The law of Pennsylvania governs this case.[1] Defendants argue that they should have summary judgment on plaintiff's defamation claim because under Pennsylvania law Lekich's allegations fail in four respects: (1) there was no publication of the allegedly defamatory statements; (2) all of the allegedly defamatory statements were substantially true; (3) all of the allegedly defamatory statements were privileged; and (4) any allegedly defamatory statements made at the May 2, 1977 meeting with Jack Cooper are not actionable because barred by the Pennsylvania one-year statute of limitations.

Publication of an allegedly false statement is a necessary element of the tort of defamation. Harbridge v. Greyhound Lines, Inc., 294 F. Supp. 1059, 1064 (E.D.Pa. 1969) (Pennsylvania law applied); Restatement (Second) Torts, §§ 558, 577 (1977). The burden of proving publication is on the plaintiff. 12 P.S. § 1584a(1) (b) and 42 Pa.C. S.A. § 8343(a) (2) of Pennsylvania's new Judicial Code.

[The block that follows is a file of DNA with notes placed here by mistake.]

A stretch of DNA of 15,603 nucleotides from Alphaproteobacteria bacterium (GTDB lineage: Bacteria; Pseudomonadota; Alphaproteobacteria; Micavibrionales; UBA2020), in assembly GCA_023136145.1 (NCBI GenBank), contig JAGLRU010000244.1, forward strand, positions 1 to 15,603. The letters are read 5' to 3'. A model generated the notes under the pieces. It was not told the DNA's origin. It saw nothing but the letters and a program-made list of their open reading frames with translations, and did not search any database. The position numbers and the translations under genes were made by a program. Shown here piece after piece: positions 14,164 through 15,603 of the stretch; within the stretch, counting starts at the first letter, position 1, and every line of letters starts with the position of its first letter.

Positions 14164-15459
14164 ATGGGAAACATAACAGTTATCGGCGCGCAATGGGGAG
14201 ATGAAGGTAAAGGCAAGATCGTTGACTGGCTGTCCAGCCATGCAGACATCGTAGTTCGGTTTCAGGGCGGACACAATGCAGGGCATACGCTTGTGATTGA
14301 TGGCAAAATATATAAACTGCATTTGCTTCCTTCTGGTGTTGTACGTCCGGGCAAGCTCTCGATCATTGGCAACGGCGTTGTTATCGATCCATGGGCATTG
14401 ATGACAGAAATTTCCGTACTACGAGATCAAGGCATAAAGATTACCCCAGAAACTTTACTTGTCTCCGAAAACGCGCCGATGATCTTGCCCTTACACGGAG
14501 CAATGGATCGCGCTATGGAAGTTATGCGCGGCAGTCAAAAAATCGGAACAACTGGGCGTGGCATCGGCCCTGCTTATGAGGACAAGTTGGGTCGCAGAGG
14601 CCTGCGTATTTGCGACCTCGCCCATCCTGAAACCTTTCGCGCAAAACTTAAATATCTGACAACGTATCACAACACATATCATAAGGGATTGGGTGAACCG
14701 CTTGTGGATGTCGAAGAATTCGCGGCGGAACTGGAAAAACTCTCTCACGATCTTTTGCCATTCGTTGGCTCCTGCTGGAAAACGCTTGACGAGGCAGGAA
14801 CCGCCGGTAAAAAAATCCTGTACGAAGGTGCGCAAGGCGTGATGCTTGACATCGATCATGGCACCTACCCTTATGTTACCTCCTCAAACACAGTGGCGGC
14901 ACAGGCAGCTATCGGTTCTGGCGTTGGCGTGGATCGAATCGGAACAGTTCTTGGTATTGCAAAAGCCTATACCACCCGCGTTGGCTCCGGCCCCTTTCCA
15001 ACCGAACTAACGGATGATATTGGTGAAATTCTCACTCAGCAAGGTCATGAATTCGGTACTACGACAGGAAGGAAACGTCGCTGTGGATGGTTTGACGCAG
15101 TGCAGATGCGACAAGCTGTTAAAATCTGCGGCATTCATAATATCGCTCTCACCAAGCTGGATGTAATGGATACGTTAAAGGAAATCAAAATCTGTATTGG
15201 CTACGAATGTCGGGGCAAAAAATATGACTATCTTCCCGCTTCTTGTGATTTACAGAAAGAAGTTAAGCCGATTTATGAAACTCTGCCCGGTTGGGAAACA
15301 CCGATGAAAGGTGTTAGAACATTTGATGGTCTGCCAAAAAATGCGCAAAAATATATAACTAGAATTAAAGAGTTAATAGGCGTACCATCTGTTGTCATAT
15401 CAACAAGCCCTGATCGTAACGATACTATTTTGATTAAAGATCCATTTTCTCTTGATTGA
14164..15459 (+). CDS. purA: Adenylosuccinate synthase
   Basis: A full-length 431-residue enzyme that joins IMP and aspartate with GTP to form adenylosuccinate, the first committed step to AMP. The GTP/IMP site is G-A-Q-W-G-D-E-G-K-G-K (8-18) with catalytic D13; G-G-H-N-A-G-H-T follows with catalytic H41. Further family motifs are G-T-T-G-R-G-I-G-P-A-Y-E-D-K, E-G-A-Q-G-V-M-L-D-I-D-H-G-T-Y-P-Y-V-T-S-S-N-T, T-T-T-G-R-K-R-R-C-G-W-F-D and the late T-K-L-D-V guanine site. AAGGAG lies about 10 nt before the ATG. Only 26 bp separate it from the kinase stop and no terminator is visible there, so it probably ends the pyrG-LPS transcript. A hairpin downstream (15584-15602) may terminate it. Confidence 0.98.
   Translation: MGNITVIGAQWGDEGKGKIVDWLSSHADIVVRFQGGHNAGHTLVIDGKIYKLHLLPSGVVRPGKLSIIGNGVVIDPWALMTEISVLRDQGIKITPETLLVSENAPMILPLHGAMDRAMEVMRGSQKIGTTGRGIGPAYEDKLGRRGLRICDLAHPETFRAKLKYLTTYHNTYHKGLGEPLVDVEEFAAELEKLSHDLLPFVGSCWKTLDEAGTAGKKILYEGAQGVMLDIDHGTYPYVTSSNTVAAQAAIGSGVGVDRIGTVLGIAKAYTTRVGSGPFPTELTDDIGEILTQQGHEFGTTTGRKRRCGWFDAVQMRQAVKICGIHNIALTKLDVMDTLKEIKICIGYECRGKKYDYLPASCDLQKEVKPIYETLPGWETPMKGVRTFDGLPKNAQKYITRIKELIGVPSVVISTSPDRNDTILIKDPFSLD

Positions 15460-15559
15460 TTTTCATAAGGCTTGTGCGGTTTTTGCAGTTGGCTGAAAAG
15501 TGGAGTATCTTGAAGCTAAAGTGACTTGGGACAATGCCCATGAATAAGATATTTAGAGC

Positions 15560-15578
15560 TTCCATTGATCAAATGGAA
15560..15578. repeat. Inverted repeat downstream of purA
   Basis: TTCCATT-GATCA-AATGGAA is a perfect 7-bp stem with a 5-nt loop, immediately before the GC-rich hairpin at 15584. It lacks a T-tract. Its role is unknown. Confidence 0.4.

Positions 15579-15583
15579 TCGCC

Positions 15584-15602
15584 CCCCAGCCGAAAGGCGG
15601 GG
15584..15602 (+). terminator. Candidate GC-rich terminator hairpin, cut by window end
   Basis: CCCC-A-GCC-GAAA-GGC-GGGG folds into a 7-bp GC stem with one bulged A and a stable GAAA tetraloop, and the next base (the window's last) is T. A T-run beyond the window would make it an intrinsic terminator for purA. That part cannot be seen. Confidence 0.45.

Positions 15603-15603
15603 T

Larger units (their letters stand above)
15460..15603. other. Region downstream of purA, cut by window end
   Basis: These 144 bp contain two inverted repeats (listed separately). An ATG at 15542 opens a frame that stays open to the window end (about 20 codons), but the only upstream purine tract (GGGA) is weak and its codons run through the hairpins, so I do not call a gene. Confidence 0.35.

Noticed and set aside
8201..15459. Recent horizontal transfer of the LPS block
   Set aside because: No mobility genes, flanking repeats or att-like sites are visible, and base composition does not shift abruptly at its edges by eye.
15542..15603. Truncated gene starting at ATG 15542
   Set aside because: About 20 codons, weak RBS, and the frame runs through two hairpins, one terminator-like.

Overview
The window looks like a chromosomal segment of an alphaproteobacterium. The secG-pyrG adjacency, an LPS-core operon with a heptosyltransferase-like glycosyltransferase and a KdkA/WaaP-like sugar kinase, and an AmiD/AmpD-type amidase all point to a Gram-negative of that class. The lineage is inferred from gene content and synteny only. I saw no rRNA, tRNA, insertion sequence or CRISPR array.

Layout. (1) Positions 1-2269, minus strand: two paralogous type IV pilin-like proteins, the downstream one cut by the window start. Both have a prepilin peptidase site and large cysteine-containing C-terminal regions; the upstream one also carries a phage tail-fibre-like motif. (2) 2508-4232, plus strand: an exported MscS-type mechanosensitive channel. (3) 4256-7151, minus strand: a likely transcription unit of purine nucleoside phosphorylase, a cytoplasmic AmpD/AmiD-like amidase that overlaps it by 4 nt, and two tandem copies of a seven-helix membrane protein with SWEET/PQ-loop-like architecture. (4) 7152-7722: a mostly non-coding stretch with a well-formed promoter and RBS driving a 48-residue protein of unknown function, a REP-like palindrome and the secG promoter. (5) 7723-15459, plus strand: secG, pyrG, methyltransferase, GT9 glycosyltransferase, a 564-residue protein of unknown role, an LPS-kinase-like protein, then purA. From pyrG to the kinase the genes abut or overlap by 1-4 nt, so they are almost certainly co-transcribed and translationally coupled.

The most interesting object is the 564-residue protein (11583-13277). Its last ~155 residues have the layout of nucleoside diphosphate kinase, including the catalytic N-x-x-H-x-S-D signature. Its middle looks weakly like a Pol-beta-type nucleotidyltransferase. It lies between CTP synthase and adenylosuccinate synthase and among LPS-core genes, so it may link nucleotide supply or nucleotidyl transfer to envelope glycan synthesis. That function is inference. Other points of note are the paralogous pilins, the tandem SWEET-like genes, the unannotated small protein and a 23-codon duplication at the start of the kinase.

On the question of publication, Lekich has raised no issue of material fact. The allegedly false statements made by Cooper, Rogers and Cary are plaintiff's sole basis for pleading defamation. Rogers and Cary wrote to plaintiff. Lekich makes no allegation, either sworn or unsworn, that copies of these letters were revealed to third parties. Therefore, as a matter of law, the letters were not published. Likewise, plaintiff's conversation with Cooper on May 2, 1977 was a private meeting with no third person being present.[2] Even if false statements were made, they were thus not published. See Campbell v. Willmark Service System, Inc., 123 F.2d 204, 206 (3d Cir. 1941).